Do we or should we have a formal “theology” or principles of “discernment?” I know that some would “historically” say that discernment rests in the hands of the Ecumenical Councils on serious matters of faith, but barring the “Great and Holy Ecumenical Council” where we will “once and for all” hash out these questions (an event that seems highly unlikely in anything like the next few hundred years), how DO we discern the “will of God” today for the church? Is our “Ecumenical Council” General Convention? HOBs? Anglican Consultative Council? Lambeth? or is it something more “home grown?” at a diocesan or congregational level?

In the recent issue of LGBT inclusion, we seemed to “nod” to the discernment of the diocese when Gene Robinson was elected. We nodded “against” the discernment as “flawed” in the rejection of the election of a recent bishop in Michigan. The larger Anglican Communion, as a whole, “discerns” the issue of LGBT inclusion differently from TEC.

As I consider this, I am not sure that I _want_ an answer, as I am not sure that I would be happy with it. Anyone else have thoughts on this?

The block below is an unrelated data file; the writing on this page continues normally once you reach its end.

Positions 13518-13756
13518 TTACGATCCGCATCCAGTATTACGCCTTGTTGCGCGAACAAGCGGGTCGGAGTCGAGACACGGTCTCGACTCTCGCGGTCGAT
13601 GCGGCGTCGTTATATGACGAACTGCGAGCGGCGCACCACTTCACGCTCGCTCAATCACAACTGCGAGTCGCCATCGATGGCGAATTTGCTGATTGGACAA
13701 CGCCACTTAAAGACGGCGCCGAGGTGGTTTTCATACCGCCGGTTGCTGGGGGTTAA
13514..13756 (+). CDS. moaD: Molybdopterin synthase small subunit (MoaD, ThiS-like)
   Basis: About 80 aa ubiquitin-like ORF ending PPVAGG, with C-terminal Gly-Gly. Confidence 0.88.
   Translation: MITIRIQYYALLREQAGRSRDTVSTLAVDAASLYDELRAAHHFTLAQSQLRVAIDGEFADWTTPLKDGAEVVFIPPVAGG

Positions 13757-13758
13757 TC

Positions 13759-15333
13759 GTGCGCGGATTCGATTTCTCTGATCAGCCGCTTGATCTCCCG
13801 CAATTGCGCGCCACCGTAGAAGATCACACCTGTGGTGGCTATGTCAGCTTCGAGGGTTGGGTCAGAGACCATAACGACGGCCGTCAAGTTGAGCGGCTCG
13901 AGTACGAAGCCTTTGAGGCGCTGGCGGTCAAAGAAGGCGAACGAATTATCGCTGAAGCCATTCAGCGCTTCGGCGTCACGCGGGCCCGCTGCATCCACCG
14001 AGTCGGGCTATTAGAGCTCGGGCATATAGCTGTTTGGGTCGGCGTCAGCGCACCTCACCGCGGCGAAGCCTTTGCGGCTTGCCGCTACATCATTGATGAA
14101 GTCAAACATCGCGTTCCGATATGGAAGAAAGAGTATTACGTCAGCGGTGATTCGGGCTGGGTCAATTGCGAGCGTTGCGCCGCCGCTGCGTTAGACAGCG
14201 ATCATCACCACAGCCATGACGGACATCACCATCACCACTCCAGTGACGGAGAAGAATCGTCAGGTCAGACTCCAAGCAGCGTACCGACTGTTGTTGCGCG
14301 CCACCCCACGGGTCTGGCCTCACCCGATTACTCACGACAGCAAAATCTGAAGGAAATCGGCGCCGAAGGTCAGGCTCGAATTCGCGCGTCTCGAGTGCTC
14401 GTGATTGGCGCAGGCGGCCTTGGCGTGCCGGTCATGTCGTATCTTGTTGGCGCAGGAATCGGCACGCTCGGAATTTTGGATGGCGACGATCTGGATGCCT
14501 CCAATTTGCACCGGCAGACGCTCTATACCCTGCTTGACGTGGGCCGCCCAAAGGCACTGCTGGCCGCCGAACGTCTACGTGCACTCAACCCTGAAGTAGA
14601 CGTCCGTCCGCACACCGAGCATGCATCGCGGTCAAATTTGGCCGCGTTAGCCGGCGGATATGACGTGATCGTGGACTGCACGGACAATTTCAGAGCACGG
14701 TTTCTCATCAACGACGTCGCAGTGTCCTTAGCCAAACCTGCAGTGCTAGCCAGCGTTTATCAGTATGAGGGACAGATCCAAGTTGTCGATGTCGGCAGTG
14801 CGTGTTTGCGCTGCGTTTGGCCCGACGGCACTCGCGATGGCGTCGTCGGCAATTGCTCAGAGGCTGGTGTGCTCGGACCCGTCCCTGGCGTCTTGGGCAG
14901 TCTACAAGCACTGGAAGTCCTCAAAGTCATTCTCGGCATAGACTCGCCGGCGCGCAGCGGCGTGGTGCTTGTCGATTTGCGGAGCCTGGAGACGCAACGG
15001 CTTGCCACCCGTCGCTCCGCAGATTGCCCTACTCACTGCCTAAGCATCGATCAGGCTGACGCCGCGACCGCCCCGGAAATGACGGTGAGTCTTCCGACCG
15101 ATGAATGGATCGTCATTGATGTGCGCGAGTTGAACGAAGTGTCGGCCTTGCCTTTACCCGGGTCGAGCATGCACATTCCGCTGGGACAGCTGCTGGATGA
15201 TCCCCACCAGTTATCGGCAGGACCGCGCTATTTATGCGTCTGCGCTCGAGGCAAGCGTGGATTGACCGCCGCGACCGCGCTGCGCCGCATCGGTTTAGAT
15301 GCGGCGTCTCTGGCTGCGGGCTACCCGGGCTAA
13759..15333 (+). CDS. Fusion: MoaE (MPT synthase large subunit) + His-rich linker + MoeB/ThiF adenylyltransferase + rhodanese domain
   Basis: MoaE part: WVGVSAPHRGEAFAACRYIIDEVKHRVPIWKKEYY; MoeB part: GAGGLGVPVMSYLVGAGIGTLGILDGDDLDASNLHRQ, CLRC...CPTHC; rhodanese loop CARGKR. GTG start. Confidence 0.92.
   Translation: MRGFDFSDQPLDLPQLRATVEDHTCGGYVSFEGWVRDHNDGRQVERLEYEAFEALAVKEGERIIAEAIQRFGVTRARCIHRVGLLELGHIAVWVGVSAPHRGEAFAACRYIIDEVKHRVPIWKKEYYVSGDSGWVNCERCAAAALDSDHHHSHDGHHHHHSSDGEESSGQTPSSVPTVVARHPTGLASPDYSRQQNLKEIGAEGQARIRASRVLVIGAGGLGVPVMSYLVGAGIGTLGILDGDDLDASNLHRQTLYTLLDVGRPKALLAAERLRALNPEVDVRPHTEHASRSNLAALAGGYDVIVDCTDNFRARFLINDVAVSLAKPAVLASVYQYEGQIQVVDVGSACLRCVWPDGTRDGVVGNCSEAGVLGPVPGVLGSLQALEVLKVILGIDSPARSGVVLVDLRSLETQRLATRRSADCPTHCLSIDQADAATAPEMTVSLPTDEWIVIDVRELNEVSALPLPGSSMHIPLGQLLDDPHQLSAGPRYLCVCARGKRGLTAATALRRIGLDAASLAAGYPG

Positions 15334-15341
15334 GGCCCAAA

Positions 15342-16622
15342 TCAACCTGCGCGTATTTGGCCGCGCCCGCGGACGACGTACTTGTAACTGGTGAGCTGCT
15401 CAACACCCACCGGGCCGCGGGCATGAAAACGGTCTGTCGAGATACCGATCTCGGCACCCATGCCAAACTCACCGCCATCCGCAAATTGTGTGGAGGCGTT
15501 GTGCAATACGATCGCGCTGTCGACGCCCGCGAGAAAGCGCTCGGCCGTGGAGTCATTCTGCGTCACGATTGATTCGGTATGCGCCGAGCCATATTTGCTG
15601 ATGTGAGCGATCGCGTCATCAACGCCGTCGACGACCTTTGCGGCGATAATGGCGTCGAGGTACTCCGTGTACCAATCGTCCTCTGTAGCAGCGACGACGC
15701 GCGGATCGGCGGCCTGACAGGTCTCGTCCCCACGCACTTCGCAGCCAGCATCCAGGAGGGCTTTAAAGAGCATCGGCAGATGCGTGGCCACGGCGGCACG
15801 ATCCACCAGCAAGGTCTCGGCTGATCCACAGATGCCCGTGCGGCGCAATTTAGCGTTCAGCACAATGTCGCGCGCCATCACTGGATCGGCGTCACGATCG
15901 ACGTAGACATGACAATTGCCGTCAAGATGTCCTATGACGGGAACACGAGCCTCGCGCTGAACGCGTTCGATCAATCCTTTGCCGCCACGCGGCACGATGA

Donald Schell


You write:

“One thing that I can’t figure out is the sacramental theology of baptism within the schema of those who support CWOB/CBB/CROB (that’s Communion Regardless of Baptism). If baptism is full inclusion into the Body of Christ, then what exactly is different from someone who isn’t baptized.”

Is ‘full inclusion into the Body of Christ’ our traditional understanding of baptism? I’d note that the term ‘inclusion’ is a newcomer to Christian theological discourse. Nothing wrong with new words (though I’m concerned with some that the word ‘inclusion’ may problematically imply that including others is OUR task rather than something God’s already accomplished). One voice in Christian tradition claiming that the ‘the Body of Christ’ is not equivalent to the church goes back to St. Gregory of Nyssa (4th Century and one of the authors of the Nicene Creed) who said that Body of Christ is ALL HUMANITY. In our post-Christendom context, Gregory’s witness does challenge us to reconsider the reconciling work of God outside the bounds and reach of the church. Interesting it’s got an echo in the baptismal covenant where we promise to “seek and serve Christ in all persons…”

Writing from thirty years experience in a missionary context of making an explicit (spoken in the liturgy) open invitation to all, and so building a congregation from scratch on welcoming people with no previous church experience, I can say that baptism figured importantly in our congregation’s life.